The curtains have been rung down on an eventful year. Brexit, Donald Trump’s surprise victory in the US Presidential elections, rising crude oil prices and, wrapping up the year, the biggest of them all — demonetisation — were some of the major highlights of the year. And the reverberation of all these events will be felt in the unfolding year.
Some other factors will also play a role: the US Federal Reserve’s decision on a rate hike, implementation of the seventh pay commission, monsoon and rollout of the Goods and Services Tax will cast their shadows on 2017.
Given all this, economists and analysts feel that the major sectors to watch out for, if you are an investor, are consumer durables, defence infrastructure, banking, and renewable energy.
“In India, consumption will still be the driving force. Consumer durables will remain in focus. Demonetisation has had a positive impact on organised consumer durable companies,” said Sujan Hajra, chief economist, executive director- institutional equity at Anand Rathi. “Secondly, the seventh pay commission (payout) is another big event that can boost consumption in the coming year.”
Implementation of the seventh pay commission came into effect on January 1, and with this, 4.7 million central government employs will see their pay increase by 16%, while the pension payout to around 5.3 million people will go up by as much as 24%.
The monsoon will be another eagerly watched event (as usual) as rural consumption depends a lot on good monsoon, and is one of the main drivers of the overall economy.
“Last year monsoon did pretty well as compared to (the previous) two years. There should not be a major dent in rural consumption; rather a marginal improvement is expected. The rural economy has a higher propensity to consume and it will benefit by direct benefit transfers and digitisation,” Hajra said.
After a 2016 that got progressively tighter, consumer durables players are bullish about their prospects this year.
“We saw an improvement in basic macro-economic indicators for the overall economy and for appliance sales through the year which bode well for future demand,” said Sunil D’Souza, MD, Whirlpool of India. “While we did see a slowdown in demand at the tail end of the year due to several factors, we remain bullish on the long-term potential in India and are confident in delivering our growth plans going ahead.”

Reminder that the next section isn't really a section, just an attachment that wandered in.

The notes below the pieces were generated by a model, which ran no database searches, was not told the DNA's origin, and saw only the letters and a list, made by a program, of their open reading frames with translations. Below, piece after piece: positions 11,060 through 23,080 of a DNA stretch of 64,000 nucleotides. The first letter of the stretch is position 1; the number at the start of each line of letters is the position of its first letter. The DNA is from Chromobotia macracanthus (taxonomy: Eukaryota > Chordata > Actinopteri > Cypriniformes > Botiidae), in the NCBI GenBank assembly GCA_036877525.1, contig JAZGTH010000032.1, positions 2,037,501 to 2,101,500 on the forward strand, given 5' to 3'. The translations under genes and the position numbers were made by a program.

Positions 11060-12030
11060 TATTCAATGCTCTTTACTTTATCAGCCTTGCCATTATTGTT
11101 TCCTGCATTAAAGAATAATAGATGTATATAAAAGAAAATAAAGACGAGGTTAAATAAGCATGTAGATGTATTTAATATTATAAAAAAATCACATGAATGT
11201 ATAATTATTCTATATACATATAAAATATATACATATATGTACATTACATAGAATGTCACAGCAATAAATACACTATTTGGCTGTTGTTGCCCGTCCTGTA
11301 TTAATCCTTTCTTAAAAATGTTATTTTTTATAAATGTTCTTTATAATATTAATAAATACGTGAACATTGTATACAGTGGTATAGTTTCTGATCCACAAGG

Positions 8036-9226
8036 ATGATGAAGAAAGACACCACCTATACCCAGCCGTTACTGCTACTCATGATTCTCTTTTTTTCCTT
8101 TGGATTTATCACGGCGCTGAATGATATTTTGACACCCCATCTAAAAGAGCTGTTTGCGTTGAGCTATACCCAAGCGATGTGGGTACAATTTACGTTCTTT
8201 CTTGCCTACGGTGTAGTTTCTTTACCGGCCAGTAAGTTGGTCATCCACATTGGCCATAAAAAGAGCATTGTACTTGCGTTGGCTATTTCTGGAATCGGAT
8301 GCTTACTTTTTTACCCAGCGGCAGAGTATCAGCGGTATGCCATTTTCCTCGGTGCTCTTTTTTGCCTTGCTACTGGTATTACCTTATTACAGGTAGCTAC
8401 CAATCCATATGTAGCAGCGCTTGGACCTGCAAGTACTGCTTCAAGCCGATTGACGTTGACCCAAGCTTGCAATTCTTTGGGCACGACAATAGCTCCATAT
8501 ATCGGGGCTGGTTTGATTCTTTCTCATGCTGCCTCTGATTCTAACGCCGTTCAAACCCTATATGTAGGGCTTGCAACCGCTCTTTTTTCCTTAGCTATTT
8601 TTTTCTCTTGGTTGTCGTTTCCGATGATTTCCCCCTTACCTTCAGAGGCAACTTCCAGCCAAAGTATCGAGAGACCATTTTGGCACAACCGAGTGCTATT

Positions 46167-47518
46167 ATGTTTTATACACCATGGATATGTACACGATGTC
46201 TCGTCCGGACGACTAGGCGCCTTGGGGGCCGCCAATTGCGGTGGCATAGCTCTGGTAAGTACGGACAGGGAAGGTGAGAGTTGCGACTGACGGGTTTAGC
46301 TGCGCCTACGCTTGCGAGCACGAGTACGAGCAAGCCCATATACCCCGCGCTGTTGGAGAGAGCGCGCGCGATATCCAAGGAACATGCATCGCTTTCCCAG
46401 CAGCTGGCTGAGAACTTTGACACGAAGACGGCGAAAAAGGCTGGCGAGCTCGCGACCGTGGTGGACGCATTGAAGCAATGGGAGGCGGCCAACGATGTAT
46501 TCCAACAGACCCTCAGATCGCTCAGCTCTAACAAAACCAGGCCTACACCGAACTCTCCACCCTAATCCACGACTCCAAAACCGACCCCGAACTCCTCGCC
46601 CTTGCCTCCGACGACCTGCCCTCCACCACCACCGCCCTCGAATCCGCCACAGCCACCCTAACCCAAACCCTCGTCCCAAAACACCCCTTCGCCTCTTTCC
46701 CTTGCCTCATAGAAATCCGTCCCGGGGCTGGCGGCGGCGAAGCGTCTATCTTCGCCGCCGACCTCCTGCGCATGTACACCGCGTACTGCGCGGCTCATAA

One sector that made waves in 2016, and is likely to take the momentum forward in 2017, is defence infrastructure. India became the world’s fourth-largest defence spender last year with a military budget of ₹3.4 lakh crore. The Union government’s special thrust to defence manufacturing, in tune with the ‘Make in India’ campaign, made major international defence production companies sit up and take notice. The government has also opened up the sector by increasing the FDI cap in defence to 49% and ‘rationalising’ certain conditions, leaving the sector with huge potential to really take off.
India’s banking sector has been under considerable stress in the last few years, but things may finally be falling in place. Bad dept, re-capitalisation, and low credit growth were some of the issues dogging Indian banks, but the surge in deposits due to Prime Minister Narendra Modi’s November 8 demonetisation exercise is likely to leave a positive impact on them. Today they are sitting on more deposits than the credit they are disbursing.
As RBI has also allowed banks to invest incremental deposits in government bonds, and with yields going down, they are actually in a position to make treasury gains. The income accrual due to treasury gains can marginally improve their capitalisation.
“There are many trends to look out for in the banking sector apart from rise of deposits. Firstly, rise of digitisation, which is partly a by-product of demonetisation, will benefit banks as they already have the infrastructure, ready to implement. Secondly, with more people from rural India coming under the banking ambit, it will bring an inflection point in rural banking,” said Abheek Barua, chief economist at HDFC Bank.
The government is expected to increase spending in the upcoming budget will also help in driving credit growth. “The global situation of tightening of US dollar will also help rupee funding to get a boost. External commercial borrowings will be more difficult to get in the coming years, and domestic loans will benefit, which is again good news for India’s banking sector,” Barua said.
With environmental concerns coming to the foreground worldwide, and green power being a thrust area for the Narendra Modi government, renewable energy is another sector to watch out for in 2017. “With the cost of coal and other petroleum products going up, the gap in the cost of producing renewable and non-renewable energy is reducing. This will help shift focus on renewable energy sector,” Hajra said.
The total installed energy capacity of India, as of November 30, 2016, was 309 GW, and nearly 30% came from renewable sources. India had targeted installation of 4 GW of wind capacity and 12 GW of solar capacity in 2016-17. Till September 2016, it had achieved 40% of its wind energy and 17.5% of its solar energy targets.
To achieve the target, the government and other private players will have to install 2.35 GW of wind and 11.8 GW of solar energy capacity in 2017, which will open massive business opportunities.